Diep remembers having to carefully clean and remove the husk from rice grains before cooking them. There are other aspects of those years that weigh on her – as well as foods that she misses dearly. But those rice grains that weren’t well polished? Not something Diep longs for.
Affordable Refrigeration: My mom was among the lucky people in Vietnam to own a refrigerator early on. It was because my father was a military governor and later on a business consultant; he had access to certain things. “There were no freezers available,” she told me. “If you wanted a refrigerator or television, items that were imported in limited quantities, you had to get a ticket for it and wait for the shipment to arrive. Who knows when that would happen. Or, you’d go to cho den [black market].”
Imagine her delight at the ease and ability to acquire a refrigerator in America! Affordable refrigeration meant that foods could be prepped in advance, held fresh for days, and made in quantities large enough to feed a small village.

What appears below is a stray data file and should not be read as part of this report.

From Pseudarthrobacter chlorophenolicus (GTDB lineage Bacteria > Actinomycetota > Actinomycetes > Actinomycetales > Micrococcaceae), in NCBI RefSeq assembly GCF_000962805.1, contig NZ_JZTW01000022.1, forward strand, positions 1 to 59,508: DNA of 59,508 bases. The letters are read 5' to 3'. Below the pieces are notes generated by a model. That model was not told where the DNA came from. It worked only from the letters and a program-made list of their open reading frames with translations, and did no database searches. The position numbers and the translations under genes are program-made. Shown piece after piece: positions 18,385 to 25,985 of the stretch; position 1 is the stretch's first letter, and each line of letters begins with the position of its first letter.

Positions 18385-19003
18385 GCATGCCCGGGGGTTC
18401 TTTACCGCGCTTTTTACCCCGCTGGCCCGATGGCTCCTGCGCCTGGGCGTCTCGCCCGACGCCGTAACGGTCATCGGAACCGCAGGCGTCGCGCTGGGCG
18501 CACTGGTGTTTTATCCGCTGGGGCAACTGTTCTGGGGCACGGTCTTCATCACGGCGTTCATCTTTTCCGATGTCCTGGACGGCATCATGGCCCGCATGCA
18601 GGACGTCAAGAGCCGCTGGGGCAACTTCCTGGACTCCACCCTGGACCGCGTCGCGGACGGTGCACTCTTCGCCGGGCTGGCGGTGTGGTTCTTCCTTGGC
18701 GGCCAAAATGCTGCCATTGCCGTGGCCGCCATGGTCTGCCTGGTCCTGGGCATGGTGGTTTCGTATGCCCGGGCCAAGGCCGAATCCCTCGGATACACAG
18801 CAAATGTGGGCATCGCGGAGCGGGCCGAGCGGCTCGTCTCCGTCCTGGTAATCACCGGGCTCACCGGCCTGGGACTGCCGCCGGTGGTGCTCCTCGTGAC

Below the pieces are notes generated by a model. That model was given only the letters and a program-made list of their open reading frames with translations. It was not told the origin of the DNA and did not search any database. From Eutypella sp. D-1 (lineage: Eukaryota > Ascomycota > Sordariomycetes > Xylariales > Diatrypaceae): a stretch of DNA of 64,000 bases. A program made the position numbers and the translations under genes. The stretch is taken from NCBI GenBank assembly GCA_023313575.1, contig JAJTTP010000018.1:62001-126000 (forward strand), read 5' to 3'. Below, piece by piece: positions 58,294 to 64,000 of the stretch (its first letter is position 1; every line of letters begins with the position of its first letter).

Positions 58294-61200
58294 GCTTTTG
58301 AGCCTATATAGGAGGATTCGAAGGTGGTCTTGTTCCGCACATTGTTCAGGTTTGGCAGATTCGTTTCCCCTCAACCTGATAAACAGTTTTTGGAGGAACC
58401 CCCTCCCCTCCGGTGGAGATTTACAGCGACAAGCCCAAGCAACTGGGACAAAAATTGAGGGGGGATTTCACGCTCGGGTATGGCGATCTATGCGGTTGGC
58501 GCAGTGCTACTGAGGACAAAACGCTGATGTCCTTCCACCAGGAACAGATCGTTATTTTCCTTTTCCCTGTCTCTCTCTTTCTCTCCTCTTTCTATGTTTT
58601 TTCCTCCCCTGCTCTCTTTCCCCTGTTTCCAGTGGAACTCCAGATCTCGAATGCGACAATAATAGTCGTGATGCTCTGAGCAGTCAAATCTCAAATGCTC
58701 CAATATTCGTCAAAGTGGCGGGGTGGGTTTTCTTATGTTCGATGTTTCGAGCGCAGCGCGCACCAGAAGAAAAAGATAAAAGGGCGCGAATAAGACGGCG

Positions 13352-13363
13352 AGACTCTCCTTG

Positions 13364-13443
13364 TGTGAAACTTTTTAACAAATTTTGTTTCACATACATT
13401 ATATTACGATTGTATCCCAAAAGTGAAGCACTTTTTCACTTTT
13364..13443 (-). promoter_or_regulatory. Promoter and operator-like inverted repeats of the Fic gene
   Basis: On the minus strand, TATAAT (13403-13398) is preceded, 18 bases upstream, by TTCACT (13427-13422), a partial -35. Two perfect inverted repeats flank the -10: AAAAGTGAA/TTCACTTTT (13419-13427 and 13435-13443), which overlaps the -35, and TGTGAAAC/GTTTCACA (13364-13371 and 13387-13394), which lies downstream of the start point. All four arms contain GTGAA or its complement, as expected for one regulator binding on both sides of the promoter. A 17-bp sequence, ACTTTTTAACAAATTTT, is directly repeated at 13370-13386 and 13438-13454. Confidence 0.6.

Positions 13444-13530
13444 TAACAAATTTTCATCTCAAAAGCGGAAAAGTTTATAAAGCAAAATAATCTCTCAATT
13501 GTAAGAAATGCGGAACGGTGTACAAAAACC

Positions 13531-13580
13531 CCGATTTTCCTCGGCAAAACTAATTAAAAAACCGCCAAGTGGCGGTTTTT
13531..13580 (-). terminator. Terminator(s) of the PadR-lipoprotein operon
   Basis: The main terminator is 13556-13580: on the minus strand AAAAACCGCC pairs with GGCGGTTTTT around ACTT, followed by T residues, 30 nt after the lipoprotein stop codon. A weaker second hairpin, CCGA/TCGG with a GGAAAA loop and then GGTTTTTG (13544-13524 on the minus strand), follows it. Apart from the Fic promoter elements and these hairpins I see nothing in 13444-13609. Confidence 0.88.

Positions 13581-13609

Better yet, freeze your food! I've written about my mom’s obsession with freezing food and along with having a refrigerator, she’s probably even more thrilled by having a freezer. In fact, she owns several freezers and her motto is, “You can freeze anything.”
Stove: Our family was also fortunate to have a gas-powered stove with an oven in Vietnam. It was something leftover from the U.S. military, my mom said. She’s a woman who knows how to bake in flimsy or makeshift ovens with charcoal and sand, and appreciates old school cooking. But when she got her hands on the stove in Saigon, her quality of life was tremendously upgraded.
Today, my mom has two stoves at home – one in the kitchen and another outdoors to deep-fry and cook stinky dishes. She occasionally lights a charcoal fire but we gifted her a gas-powered grill last Christmas.
Toaster Ovens: Eric Banh, chef and owner of Monsoon and Ba Bar in Seattle, listed the little electric ovens among the appliances that he took to when his family arrived in Edmonton, Canada, in 1978. I totally concur. My father bought toaster ovens at yard sales and thrift shops; there was a time when we had two of them in the kitchen. We used them daily for reheating baguette, puff pastries and other foods. We never owned a regular toaster because they seemed so inefficient and ineffective. In Vietnam, most homes do not have full-size ovens. Viet refugees like our family and Eric’s treated toaster ovens like our BFs in the kitchen.